Table 3. Eigenvalues of the component matrix, correlation matrix and its variance contribution and cumulative variance contribution.

VCP: variance contribution percentage; CCP: cumulative contribution percentage; MP, Ca, Cb, Ct, MDA, Bt, K+/Na+ and GSH means membrane relative permeability, chlorophyll a, chlorophyll b, total chlorophyll, betaine K+/Na+ ratio and reduced glutathione, respectively.

values, so can not enough to represent the main factors of variance variation in PC3. In PC4, the absolute value of the eigenvector represented by chlorophyll b and membrane relative permeability were both greater than 0.5 and negatively correlated with PC4. Given the absolute value of other indicator feature vectors, that positively correlated with PC4, was smaller, they can not enough to represent the main factors of variance variation in PC4.

The score of each PC factor (Table 4) was obtained by using RStudio data processing software, and the ranking was conducted according to the score, which could well reveal the capacity of different Lycium germplasm resistance. According to the different contribution percentage of variance of each PC, the proportion of the totaleigenvalues extracted from the eigenvectors of each PC was taken as the weight in the comprehensive evaluation, and an integrated model function of PC was established that apply to select of anti-salt germplasm resources of Lycium.

F = 0.8261 × X 1 + 0.5219 × X 2 + 0.4863 × X 3 + 0.3917 × X 4

where F is the final comprehensive evaluation score of each kind of Lycium. By using this mathematical model, comprehensive evaluation and ranking were conducted on the salt resistance of 20 different Lycium germplasm. As can be seen from Table 3, the germplasm of lycium ranked the top 5 in comprehensive scores were Heiguo, Ningqi No. 2, Beifang, Beitiao and Ningqi No. 1, while the last 5 were Ningqi No. 7, Xiaomaye, Yunnan, Hongzhi and Huangguo.

Table 4. Scores of the principal components from 20 varieties of wolfberry leaf physiological parameters.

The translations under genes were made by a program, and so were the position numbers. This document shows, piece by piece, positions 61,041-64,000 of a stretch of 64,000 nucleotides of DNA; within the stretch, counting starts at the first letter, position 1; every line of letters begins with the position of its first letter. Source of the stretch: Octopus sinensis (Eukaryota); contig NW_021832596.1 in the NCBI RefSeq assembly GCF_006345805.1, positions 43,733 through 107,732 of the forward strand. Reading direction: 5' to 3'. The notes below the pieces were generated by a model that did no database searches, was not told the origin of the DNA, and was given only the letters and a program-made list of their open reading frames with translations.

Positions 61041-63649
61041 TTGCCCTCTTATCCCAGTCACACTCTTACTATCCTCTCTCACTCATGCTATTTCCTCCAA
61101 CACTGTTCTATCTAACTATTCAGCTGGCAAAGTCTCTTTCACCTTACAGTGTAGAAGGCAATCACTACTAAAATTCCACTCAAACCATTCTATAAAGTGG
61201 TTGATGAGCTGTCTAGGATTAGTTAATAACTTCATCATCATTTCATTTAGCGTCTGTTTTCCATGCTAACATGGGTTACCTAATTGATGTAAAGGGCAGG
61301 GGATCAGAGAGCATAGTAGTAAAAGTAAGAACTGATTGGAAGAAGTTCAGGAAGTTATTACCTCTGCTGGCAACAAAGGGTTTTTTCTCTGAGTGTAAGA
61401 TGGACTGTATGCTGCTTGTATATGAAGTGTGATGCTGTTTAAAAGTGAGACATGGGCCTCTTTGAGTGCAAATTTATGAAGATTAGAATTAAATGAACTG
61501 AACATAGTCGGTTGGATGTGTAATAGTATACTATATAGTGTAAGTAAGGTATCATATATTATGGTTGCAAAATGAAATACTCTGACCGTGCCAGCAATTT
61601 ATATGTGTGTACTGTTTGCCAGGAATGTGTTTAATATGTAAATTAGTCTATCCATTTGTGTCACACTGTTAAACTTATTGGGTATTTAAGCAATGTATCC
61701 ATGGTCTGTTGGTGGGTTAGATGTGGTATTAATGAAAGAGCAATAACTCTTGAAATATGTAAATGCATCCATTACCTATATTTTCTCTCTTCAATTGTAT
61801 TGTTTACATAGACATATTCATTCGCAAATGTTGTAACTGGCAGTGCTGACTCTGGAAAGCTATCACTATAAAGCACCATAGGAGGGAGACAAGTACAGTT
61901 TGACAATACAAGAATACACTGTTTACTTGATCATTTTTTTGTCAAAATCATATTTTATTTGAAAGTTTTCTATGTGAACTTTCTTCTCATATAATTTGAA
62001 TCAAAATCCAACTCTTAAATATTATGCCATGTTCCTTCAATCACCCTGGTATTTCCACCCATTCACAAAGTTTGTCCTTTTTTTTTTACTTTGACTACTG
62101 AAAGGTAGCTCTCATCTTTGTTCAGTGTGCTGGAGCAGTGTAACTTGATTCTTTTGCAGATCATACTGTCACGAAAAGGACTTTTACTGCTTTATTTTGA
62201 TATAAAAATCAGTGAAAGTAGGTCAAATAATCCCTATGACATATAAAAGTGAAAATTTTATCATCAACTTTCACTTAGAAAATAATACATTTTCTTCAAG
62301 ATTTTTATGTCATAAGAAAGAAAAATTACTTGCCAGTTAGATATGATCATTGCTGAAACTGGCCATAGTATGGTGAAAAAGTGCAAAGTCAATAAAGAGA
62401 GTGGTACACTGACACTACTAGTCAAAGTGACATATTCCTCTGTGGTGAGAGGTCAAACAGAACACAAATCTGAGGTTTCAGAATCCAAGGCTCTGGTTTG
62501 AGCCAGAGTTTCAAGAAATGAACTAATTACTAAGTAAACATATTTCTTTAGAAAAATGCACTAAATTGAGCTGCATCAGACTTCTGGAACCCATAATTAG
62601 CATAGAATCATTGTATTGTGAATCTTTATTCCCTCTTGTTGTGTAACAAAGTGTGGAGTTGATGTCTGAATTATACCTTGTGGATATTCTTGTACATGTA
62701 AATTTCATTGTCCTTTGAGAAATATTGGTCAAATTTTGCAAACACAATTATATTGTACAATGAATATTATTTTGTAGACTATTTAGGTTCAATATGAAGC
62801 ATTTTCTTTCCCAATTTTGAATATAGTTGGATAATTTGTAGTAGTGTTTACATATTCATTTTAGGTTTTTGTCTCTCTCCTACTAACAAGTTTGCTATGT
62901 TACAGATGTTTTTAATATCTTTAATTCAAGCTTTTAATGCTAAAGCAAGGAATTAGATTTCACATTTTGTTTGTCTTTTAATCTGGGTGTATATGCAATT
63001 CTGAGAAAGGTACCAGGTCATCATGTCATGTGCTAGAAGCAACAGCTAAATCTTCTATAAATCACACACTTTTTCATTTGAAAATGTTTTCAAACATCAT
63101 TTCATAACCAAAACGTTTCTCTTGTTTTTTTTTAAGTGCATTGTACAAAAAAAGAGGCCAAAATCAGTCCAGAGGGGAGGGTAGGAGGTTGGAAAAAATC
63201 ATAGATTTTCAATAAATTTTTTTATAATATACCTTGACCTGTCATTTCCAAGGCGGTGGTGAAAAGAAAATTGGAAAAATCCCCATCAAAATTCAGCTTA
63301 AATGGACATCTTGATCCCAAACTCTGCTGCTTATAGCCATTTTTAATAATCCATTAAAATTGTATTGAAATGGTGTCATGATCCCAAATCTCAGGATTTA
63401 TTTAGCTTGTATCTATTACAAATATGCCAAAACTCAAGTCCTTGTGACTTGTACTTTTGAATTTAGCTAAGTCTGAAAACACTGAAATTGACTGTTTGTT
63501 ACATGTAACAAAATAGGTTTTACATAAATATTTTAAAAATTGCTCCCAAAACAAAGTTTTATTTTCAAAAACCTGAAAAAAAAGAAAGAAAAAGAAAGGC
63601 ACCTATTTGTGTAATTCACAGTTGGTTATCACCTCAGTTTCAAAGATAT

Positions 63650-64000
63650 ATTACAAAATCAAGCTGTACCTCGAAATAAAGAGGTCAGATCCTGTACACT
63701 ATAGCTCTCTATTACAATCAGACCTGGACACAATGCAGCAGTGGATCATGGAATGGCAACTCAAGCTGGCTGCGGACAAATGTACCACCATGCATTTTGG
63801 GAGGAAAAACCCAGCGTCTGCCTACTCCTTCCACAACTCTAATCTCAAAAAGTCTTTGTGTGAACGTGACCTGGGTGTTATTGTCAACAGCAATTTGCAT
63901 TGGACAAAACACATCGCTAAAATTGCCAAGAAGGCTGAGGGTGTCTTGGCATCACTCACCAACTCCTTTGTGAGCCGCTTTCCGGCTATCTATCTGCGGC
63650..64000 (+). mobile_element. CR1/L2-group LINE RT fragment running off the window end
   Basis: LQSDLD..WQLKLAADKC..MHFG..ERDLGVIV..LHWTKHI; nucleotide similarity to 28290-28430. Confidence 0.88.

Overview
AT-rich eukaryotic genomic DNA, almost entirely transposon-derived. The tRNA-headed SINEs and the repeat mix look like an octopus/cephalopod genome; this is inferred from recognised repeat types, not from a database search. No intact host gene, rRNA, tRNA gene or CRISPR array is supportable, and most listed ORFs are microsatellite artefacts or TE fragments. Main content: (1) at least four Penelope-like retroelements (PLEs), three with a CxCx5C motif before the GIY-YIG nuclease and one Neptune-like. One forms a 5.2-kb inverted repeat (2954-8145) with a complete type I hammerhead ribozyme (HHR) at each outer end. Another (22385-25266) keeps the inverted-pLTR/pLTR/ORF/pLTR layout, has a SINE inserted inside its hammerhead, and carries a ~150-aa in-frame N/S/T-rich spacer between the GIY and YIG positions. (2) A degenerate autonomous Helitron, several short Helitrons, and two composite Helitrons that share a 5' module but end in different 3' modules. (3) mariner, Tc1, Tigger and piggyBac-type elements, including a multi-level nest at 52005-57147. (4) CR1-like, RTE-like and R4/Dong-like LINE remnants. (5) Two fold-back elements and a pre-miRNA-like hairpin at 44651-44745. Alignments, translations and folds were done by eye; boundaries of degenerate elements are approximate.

3.4. Clustering Analysis

Twenty Lycium germplasm were analyzed by Rstudio, and they are devided into four types (Figure 4). The type I include Heiguo, Ningqi No. 2 and Beifang, refered to the high-degree salt tolerance; the type III include Zibing, Xiaomaye, Hongzhi and Yunnan, belonging to the sensitive genotype; the type IV only include Ningqi No. 7, belonging to the most sensitive genotype. The remaining varieties belonging to type II, including most of the varieties, refers to mid-resistant varieties.

4. Discussion

Genetic variation among Lycium accessions provides a rich genetic resource for addressing plant function and adaptation to environmental stress [15]. In this study, all of the 20 Lycium varieties increased both Na+ and betaine content, but decreased both K+ content and K+/Na+ ratio under salt treatment compared with their control value, indicating that Lycium evolved a tissue tolerance mechanism to accumulated Na+ (compatible solute synthesis are important processes for tissue tolerance). The other common physiological response is an increase in MDA, and the relative permeability of plasma membranes, while a decrease in chlorophyll a, chlorophyll b, and total chlorophyll. So Lycium also evolved an

Figure 4. The cluster of the 20 lycium accessions. RStudio software (1.0.136) was used to determine the cluster analysis. The Roman numerals are shown here represent the corresponding varieties as described in Table 1.

osmotic stress tolerance mechanism, just like soil draught-derived stress [30]. Given salinity is a common feature of arid and semiarid lands, Lycium plants have evolved mechanisms to tolerate the low soil water potential caused by salinity, as most glycophytes and halophytes do [3]. Moreover, in consideration of compatible solutes synthesis need cost energy [31], Na+ generally accumulation in leaves, especially in vacuolar, may act as an osmoticum for Lycium plants in acclimation to salt stress. In this case, the synchronously increased betaine concentration accompanying Na+ may act as a compatible solute, to coordinate the increase in the osmotic pressure in the other subcellular compartments to maintain cell volume, due to the concentration of K+ did not increase.